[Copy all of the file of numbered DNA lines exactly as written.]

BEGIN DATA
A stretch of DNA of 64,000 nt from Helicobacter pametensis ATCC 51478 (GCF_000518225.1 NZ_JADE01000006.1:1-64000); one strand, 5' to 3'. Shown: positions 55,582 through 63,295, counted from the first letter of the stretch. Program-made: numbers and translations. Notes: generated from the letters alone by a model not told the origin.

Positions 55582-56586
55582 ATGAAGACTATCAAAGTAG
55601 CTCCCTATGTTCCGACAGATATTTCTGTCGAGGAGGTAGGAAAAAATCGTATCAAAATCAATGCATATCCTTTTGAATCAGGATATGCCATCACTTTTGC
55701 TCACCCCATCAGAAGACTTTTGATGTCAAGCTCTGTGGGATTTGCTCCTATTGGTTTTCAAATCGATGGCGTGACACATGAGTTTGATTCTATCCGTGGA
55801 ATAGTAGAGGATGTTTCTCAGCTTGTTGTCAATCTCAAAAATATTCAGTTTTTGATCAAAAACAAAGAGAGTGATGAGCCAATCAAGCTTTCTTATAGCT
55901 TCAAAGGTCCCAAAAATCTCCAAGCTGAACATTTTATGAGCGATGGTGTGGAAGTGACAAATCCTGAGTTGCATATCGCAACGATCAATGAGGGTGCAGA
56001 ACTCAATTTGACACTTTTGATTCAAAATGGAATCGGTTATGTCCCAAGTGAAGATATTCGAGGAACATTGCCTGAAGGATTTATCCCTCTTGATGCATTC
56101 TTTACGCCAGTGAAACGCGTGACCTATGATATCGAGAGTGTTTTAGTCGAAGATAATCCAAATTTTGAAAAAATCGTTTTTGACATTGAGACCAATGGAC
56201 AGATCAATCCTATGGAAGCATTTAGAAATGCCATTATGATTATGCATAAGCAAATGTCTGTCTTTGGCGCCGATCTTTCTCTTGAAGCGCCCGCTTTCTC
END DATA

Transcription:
A stretch of DNA of 64,000 nt from Helicobacter pametensis ATCC 51478 (GCF_000518225.1 NZ_JADE01000006.1:1-64000); one strand, 5' to 3'. Shown: positions 55,582 through 63,295, counted from the first letter of the stretch. Program-made: numbers and translations. Notes: generated from the letters alone by a model not told the origin.

Positions 55582-56586
55582 ATGAAGACTATCAAAGTAG
55601 CTCCCTATGTTCCGACAGATATTTCTGTCGAGGAGGTAGGAAAAAATCGTATCAAAATCAATGCATATCCTTTTGAATCAGGATATGCCATCACTTTTGC
55701 TCACCCCATCAGAAGACTTTTGATGTCAAGCTCTGTGGGATTTGCTCCTATTGGTTTTCAAATCGATGGCGTGACACATGAGTTTGATTCTATCCGTGGA
55801 ATAGTAGAGGATGTTTCTCAGCTTGTTGTCAATCTCAAAAATATTCAGTTTTTGATCAAAAACAAAGAGAGTGATGAGCCAATCAAGCTTTCTTATAGCT
55901 TCAAAGGTCCCAAAAATCTCCAAGCTGAACATTTTATGAGCGATGGTGTGGAAGTGACAAATCCTGAGTTGCATATCGCAACGATCAATGAGGGTGCAGA
56001 ACTCAATTTGACACTTTTGATTCAAAATGGAATCGGTTATGTCCCAAGTGAAGATATTCGAGGAACATTGCCTGAAGGATTTATCCCTCTTGATGCATTC
56101 TTTACGCCAGTGAAACGCGTGACCTATGATATCGAGAGTGTTTTAGTCGAAGATAATCCAAATTTTGAAAAAATCGTTTTTGACATTGAGACCAATGGAC
56201 AGATCAATCCTATGGAAGCATTTAGAAATGCCATTATGATTATGCATAAGCAAATGTCTGTCTTTGGCGCCGATCTTTCTCTTGAAGCGCCCGCTTTCTC